The ResurrectionThere was great commotion in the corridors of the court when Nekhludoff entered. The attendants flitted to and fro breathlessly, delivering orders and documents. Police captains, lawyers and clerks passed now one way, now the other; complainants and defendants under bail leaned sadly against the walls, or were sitting and waiting. "Where is the Circuit Court?" asked Nekhludoff of one of the attendants. "Which one? There is a civil division and a criminal one." "I am a juror." "Criminal division. You should have said so. This way, to the right, then turn to your left. The second door." Nekhludoff went as directed. At the door two men stood waiting. One was a tall, stout merchant, a good-natured man, who had evidently partaken of some liquor and was in very high spirits; the other was a clerk of Jewish extraction. They were talking about the price of wool when Nekhludoff approached them and asked if t...


Foreword On May 26, 1958 at midnight, Chiu Tsai-kang, a steel worker of the Shanghai No. 3 Steel Works, was burned by molten steel. The affected area extended over 89 percent of his body, 20 percent being third degree burns with the muscles and bones involved. According to Western medical authorities, a patient with such severe burns would be likely to die. But due to the affectionate' concern of the Communist Party, to the great efforts made by the medical staff and to the widespread support of society at large, Chiu Tsai-kang is still alive. After being treated for more than five months his wounds are now completely healed and covered by grafted skin. On November 23 he was transferred to the Sino-Soviet Friendship Hospital in Peking for f... (From : Anarchy Archives.)

A Tale of 1852All is quiet in Moscow. The squeak of wheels is seldom heard in the snow-covered street. There are no lights left in the windows and the street lamps have been extinguished. Only the sound of bells, borne over the city from the church towers, suggests the approach of morning. The streets are deserted. At rare intervals a night-cabman's sledge kneads up the snow and sand in the street as the driver makes his way to another corner where he falls asleep while waiting for a fare. An old woman passes by on her way to church, where a few wax candles burn with a red light reflected on the gilt mountings of the icons. Workmen are already getting up after the long winter night and going to their work—but for the gentlefolk it is still evening. From a window in Chevalier's Restaurant a light—illegal at that hour—is still to be seen through a chink in the shutter. At the entrance a carriage, a sledge, and a cabman's sledge, stand close together with th...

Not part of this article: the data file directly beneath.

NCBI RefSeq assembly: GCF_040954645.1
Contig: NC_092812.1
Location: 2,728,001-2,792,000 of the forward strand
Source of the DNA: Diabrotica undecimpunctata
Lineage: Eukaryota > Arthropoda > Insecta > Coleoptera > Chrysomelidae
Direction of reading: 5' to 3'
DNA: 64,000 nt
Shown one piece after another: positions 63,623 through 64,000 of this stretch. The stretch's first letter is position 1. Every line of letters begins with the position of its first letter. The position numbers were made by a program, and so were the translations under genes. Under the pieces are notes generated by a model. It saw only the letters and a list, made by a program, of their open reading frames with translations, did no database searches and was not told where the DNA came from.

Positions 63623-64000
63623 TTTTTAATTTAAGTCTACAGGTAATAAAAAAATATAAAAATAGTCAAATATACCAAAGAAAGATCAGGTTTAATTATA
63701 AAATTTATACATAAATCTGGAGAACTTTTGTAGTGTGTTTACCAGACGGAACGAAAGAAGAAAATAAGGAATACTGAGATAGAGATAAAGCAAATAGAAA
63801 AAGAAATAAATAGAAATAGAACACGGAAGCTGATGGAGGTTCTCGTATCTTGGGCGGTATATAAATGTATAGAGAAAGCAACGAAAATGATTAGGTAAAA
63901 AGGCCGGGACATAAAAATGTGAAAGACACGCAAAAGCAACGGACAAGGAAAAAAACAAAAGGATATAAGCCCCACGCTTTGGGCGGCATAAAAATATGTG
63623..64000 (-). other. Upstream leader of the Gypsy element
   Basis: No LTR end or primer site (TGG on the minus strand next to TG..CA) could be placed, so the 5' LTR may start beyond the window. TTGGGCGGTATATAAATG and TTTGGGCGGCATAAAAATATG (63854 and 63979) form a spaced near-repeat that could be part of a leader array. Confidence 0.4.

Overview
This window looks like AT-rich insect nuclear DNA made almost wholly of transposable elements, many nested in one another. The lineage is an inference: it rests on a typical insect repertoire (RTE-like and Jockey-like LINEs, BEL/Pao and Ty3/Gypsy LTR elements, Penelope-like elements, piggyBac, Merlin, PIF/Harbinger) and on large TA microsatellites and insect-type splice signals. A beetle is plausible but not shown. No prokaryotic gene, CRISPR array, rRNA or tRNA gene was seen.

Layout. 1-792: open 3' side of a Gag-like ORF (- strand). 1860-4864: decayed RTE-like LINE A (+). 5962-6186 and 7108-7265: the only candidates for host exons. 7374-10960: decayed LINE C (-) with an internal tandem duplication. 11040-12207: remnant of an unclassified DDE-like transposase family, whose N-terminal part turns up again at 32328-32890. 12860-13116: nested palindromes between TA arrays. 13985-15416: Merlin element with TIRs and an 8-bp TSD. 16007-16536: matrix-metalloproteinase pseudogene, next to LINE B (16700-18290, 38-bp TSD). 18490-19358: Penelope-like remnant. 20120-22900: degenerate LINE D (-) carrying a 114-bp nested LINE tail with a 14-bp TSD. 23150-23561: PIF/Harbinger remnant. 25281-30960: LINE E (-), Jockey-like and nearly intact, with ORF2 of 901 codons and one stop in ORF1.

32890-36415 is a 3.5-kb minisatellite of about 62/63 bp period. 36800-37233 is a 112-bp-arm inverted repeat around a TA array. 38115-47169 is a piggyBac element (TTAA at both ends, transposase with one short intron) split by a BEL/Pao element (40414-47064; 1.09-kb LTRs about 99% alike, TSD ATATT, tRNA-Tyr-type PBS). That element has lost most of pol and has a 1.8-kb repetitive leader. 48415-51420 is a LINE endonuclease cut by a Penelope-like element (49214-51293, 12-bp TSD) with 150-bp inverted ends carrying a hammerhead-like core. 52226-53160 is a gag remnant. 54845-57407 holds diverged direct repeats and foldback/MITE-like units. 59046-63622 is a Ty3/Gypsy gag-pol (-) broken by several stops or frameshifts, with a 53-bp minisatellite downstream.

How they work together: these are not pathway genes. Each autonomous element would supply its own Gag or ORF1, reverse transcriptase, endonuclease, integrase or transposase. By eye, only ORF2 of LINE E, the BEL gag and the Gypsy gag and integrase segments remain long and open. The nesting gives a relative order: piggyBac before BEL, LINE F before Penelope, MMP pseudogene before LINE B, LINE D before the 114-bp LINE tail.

He possessed everything necessary to render him the scourge of his family. He came into the world healthy and rich-and healthy and rich he remained during the whole of his long life. No offense was ever brought home to him; he committed no fault whatever either in word or in deed. He was of stainless character. And proud in the consciousness of his character, he pressed with it every one to earth--relations, friends, acquaintances. His character was to him capital. And with this capital he dealt at usurious interest. This character gave him the right to be pitiless, and to do nothing beyond the good ordained by law. And pitiless he was, and did no good. For benevolence prescribed by law is not benevolence. He never paid the slightest regard... (From : AnarchyArchives.)

A poor woman had a daughter by the name of Másha. Másha went in the morning to fetch water, and saw at the door something wrapped in rags. When she touched the rags, there came from it the sound of "Ooah, ooah, ooah!" Másha bent down and saw that it was a tiny, red-skinned baby. It was crying aloud: "Ooah, ooah!" Másha took it into her arms and carried it into the house, and gave it milk with a spoon. Her mother said: "What have you brought?" "A baby. I found it at our door." The mother said: "We are poor as it is; we have nothing to feed the baby with; I will go to the chief and tell him to take the baby." Másha began to cry, and said: "Mother, the child will not eat much; leave it here! See what red, wrinkled little hands and fingers it has!" Her mother looked at them, and she felt pity for the child. She did not take the baby away. Másha fed and sw...